The men’s hairstyle world has been known to borrow elements from ancient hair traditions (like the samurai-influenced top knot) and even from hairstyles that have been traditionally non-masculine (like the man bun). In this article, we’ll go over a style that draws upon both areas: braids for men.
Braids for men are a relatively new trend. While braids for men have showed up in history, recently the hashtag “manbraid” has become popular on various social media networks. Men are embracing the idea of the man braid in a variety of ways. We’re not sure how this man braid trend arose––while some guys have experimented with braided hair over the past several years, the style has exploded over the past few months.
If you’ve got the hair for braids and want to rock this style, we’ve got all the information you need to braid your own hair in a few easy steps and come out with a stylish man braid.
What do I need for the man braid?
The man braid is a hairstyle that demands a certain length of hair. Like the man bun, the man braid is best suited for longer hair. You’ll need at least a few inches of hair to obtain a noticeable man braid. With about three or four inches of hair, you can get some smaller braids, and if you want to go for super long braids, you can go as long as you want. Five to eight inches of hair will produce longer, more dramatic braids, and hair longer than eight inches will make for the most extreme braids.
Braids for men can work with most hair types because they involve curling the hair. Straight hair is easy to curl, and curly or kinky hair will naturally curl, so braiding is easy in both cases. Thick hair might be difficult to work with.
When it comes to face shape, certain braided hairstyles will favor different face shapes. If you’re simply looking to include a braid or two in your current haircut, then you don’t need to worry about face shape too much. If you want a style more akin to cornrows, where you’re braiding your entire head of hair or most of it, then face shape matters a little more. Guys with square, triangle, diamond, and oblong faces are best suited to fully braided styles, while guys with round, oval, and heart shapes aren’t as well suited.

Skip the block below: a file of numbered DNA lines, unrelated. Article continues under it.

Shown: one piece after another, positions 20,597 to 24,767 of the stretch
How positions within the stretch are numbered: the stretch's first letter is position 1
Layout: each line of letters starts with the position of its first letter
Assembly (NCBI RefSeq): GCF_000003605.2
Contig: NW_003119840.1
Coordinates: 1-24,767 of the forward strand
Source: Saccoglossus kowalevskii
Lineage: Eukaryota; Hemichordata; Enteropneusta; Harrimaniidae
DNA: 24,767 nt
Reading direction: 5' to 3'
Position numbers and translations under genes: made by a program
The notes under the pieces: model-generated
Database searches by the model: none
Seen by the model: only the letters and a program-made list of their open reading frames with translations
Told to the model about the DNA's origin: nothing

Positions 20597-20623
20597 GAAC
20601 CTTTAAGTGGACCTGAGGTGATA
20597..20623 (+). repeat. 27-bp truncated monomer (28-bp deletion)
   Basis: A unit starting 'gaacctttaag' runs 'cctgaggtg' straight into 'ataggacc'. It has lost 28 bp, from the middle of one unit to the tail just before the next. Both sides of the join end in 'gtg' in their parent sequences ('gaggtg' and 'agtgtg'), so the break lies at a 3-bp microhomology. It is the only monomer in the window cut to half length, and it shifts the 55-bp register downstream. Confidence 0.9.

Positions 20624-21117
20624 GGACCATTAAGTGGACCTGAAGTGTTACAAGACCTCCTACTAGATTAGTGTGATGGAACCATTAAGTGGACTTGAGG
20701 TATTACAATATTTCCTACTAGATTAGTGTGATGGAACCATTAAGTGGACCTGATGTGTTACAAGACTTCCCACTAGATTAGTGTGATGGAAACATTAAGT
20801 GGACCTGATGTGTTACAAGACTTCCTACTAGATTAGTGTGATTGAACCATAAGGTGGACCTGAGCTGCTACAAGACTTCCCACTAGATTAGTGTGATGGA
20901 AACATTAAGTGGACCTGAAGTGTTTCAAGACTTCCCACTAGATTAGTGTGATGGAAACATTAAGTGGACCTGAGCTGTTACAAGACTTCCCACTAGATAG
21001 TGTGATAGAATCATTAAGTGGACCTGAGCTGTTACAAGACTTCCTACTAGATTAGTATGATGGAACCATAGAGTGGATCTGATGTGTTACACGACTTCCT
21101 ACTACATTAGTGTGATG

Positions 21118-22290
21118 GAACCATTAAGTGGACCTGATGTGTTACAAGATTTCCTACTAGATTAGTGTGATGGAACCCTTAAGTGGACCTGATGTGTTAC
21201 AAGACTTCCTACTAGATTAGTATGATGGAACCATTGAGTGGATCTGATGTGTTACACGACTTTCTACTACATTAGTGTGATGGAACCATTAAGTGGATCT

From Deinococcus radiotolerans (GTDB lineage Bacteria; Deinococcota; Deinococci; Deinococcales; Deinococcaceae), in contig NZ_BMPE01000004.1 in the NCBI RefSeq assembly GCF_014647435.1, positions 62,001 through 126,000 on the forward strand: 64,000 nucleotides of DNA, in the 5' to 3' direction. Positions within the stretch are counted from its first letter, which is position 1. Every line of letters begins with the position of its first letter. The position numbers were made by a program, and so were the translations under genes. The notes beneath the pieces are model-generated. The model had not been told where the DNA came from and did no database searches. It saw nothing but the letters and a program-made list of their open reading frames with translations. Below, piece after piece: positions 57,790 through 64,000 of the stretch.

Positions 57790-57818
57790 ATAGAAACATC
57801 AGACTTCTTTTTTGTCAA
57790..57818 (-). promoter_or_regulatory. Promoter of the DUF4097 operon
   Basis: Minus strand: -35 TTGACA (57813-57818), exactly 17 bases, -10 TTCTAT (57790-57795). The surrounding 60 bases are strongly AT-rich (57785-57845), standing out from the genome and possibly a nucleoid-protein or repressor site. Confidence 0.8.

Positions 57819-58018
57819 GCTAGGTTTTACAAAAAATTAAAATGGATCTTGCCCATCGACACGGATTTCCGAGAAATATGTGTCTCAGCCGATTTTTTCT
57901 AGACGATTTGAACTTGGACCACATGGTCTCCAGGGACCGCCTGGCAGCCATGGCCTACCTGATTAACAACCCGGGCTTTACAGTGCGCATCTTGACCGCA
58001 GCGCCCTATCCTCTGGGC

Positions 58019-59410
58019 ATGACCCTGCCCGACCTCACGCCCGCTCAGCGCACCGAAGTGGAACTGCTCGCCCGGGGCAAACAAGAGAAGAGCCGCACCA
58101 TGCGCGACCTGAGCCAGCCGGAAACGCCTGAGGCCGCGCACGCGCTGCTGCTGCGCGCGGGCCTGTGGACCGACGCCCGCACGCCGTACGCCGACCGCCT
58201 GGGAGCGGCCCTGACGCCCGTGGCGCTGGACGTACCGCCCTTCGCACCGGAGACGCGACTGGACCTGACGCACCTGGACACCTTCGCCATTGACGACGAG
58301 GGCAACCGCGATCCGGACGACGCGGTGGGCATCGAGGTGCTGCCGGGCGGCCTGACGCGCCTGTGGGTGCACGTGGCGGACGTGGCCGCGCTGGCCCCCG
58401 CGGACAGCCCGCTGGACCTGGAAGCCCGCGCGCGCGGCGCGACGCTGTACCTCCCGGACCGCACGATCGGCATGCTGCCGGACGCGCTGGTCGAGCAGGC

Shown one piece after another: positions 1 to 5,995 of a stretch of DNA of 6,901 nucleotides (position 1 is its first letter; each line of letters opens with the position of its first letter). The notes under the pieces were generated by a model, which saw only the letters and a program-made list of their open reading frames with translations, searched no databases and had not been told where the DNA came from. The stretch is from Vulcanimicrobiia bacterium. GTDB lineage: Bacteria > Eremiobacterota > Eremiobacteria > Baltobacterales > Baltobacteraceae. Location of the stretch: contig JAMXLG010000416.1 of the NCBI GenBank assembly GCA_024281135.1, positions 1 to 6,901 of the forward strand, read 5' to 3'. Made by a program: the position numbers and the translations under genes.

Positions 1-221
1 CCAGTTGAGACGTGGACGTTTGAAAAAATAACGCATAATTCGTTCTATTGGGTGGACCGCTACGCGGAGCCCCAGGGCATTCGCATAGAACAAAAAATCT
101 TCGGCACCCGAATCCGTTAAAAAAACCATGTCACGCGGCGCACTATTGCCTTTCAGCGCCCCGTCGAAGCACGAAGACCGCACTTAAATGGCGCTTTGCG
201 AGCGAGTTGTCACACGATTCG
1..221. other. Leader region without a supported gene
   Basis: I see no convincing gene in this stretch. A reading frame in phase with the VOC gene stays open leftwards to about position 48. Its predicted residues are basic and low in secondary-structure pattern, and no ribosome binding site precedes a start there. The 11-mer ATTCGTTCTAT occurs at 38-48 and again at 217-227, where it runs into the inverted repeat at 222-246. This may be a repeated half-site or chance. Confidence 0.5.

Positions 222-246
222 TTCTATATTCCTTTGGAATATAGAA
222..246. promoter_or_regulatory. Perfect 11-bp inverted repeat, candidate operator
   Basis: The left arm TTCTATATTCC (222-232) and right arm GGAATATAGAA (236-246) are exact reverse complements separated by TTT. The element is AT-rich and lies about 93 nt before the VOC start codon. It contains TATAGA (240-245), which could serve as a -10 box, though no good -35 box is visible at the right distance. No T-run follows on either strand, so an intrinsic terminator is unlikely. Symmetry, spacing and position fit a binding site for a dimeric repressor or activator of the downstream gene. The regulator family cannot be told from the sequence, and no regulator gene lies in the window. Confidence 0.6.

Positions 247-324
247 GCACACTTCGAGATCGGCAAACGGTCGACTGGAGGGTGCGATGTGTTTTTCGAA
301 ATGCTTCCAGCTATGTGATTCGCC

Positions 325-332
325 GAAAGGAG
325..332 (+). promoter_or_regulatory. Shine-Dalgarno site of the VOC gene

You’ll also need a few pieces of equipment: a good quality comb, hair oil, small hair bands, and a spray bottle for water. Hair bands are the only absolutely necessary tool, but depending on your hair type, it may benefit you to have some of the others. Once you’ve got the materials you need, you’re ready to start styling your braid.
How To Style Braids for Men
You can start with no preparation if you have manageable hair, but if your hair is tougher to work with, use the spray bottle to mist your hair with water. You don’t want your hair to be drenched––moisten it enough so that it’s flexible to work with. Brush or comb your hair to get all the knots and kinks out.
Locate the area where you want your braid. Grab that section of hair and divide it into three sections. You can do this using your fingers or a comb.